I have a friend; let’s call her K. K has a son, let’s call him Z. I have known K for a very long time and she was an incredible actress. I thought nothing could ever surpass her talent, but it did, it was K’s incredible and wonderful heart. She is an incredible mom and her family has become her life. It’s not surprising in the least.
Recently K share a story about her son who was on a football team. Z decided that playing football was not for him. Despite the uniform, the money laid out, and the time invested, once Z stated and meant that he wanted out; K allowed him to get out. She applauded her son for letting her know how he felt and she backed his decision. Z no longer plays football.
Now to some this may seem a very easy choice. But I also know parents who kept their child involved in things that the child absolutely hated. “I need to teach them that they cannot quit something once they commit.” Is their thought process. This is a very fine line to walk and the discussion relates directly to our diabetes world.
Laying out money for an insulin pump and/or a CGM is a big investment in both time and money. At what point are we doing what is best for our child and what point are we absolutely torturing our child? Now it’s understood that our children may absolutely HATE checking blood sugar and taking insulin and of course we cannot ever stop that process no matter what, but………when it comes to the devices that our children wear, when is the decision a must; and when is it a cooperative decision with our children?
A tough line to draw in the sand….yes?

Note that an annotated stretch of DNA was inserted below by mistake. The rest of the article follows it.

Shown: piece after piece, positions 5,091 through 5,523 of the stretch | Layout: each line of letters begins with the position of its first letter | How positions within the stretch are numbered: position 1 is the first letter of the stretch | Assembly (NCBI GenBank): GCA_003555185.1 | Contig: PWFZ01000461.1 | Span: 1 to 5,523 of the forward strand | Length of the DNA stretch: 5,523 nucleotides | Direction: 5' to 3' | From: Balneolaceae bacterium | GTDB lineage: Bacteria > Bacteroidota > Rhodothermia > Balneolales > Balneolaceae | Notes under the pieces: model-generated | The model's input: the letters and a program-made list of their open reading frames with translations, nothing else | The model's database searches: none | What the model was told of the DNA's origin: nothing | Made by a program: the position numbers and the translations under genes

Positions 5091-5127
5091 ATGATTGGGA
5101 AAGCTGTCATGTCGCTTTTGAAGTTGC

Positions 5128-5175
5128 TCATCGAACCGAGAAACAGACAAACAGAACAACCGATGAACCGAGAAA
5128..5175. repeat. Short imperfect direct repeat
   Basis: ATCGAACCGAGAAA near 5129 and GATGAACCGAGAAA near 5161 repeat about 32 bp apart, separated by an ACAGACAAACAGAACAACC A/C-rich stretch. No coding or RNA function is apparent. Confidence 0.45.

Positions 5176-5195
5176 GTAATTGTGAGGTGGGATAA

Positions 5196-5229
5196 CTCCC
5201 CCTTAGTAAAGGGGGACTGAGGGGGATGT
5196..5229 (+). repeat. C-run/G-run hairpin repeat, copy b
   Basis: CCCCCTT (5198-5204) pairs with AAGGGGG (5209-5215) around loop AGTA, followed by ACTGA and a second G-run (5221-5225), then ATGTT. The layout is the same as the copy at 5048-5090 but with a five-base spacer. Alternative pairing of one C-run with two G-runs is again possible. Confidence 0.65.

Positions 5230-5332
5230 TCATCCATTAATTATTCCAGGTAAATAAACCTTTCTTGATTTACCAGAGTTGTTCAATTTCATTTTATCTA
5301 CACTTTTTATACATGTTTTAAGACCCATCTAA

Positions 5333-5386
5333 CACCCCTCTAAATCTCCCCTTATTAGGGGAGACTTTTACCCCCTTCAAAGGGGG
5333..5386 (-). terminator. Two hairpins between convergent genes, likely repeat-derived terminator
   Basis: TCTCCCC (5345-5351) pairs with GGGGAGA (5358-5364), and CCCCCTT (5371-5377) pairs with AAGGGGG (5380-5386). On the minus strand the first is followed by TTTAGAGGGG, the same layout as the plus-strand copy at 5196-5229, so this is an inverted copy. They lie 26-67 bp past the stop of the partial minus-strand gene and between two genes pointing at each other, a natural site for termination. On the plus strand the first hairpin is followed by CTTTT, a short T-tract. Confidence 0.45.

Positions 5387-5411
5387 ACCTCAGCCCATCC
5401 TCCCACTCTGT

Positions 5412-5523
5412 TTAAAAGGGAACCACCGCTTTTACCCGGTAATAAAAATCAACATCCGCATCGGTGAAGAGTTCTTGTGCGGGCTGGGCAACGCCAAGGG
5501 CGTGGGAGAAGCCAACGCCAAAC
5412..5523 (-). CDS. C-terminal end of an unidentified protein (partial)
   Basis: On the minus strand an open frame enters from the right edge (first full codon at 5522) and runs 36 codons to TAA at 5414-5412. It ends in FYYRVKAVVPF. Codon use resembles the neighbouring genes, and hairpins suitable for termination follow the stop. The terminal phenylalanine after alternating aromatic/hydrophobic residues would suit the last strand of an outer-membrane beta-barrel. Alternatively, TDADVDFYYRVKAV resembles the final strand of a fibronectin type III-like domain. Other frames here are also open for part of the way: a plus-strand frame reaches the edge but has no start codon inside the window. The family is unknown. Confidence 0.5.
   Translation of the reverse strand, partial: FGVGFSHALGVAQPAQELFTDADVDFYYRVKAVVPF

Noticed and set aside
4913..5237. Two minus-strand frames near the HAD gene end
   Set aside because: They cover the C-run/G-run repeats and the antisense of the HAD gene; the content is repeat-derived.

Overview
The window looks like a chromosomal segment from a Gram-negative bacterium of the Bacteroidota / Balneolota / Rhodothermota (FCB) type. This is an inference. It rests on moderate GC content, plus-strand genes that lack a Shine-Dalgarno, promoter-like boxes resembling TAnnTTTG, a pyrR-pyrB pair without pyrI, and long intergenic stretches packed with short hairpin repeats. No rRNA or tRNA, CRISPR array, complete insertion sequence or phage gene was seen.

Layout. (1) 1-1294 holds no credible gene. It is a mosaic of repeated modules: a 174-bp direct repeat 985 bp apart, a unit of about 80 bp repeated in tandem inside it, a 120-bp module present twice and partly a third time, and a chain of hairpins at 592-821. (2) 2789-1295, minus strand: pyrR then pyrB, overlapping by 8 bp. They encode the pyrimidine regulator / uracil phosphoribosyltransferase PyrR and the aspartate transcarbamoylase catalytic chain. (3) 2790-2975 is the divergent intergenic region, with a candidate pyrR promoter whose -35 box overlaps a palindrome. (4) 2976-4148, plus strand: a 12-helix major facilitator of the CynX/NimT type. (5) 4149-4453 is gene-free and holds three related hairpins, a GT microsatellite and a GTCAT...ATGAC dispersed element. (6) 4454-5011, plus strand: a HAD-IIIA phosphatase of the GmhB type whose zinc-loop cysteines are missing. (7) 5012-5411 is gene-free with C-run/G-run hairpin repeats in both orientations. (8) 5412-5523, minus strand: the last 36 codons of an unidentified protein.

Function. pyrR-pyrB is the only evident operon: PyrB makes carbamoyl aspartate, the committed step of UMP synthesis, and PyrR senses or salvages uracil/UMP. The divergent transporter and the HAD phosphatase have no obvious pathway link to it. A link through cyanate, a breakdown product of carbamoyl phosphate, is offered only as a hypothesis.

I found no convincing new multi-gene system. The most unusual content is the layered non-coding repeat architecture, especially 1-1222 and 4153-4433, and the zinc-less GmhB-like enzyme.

Okay. So the decision has been made. You are approved and you receive the device, your child wears it. Tries it. And after a given time………THEY ABSOLUTELY HATE IT. Hate IT!!!!!!
What do you do?
IN actuality, I’m not asking THAT question. That’s for you to conclude in your house. My point is for those who come to the decision to remove the device and try managing without it. It’s crucial that should/when that decision be made that neither you and especially your child, are ever made to feel as though you failed, and even more so, that your child failed. I’m a HUGE FAN of both the insulin pump and the CGM. But it’s easy to be a fan when I do not have to wear either/both 24/7.
My dear, late, friend Dr. Richard Rubin’s voice is very loud and clear in my head in these instances. “It’s about choices.” Discuss the choices ahead for you and your child. If they are absolutely against it, forcing them could have an adverse impact for a long time. Be careful. I’m not going to even attempt giving you a formula for what works and what does not in these instances because it’s just so different with each person/family. I am going to say that people lived very long lives without, and before, the addition of these incredible tools.
Not using one, or going on one and going off one, is not the sign of failing and do not let anyone tell you otherwise. How you handle this situation will set the framework for the possibility of using a device in the future. People, our kids too, can change their mind. Allowing them do so, for or against, is a very important part of their management. The only non-negotiable (outside of checking and taking insulin of course–and even at that, my friend Joe S. and 50 years with diabetes states that a ‘vacation’ to some days is worthy to do very carefully—-ask Joe about how to do that!!!!) was the wearing of their ‘alert’ bracelet or necklace.
Everything else became a choice.
For the most part we came to a mutual decision and even when Kaitlyn was pretty young, it went that way as well. Easy? Nope. So the take-away here is defining what a failure IS NOT. It’s not about deciding against something. Just as K’s son, Z, made the choice that football was not for him. Not a life and death decision surely, but how K let this play out was very important and a lesson to be learned. It was handled perfectly.
Failure is staying in something that is just wrong. How you define that is up to you and/or your child. Think about it.
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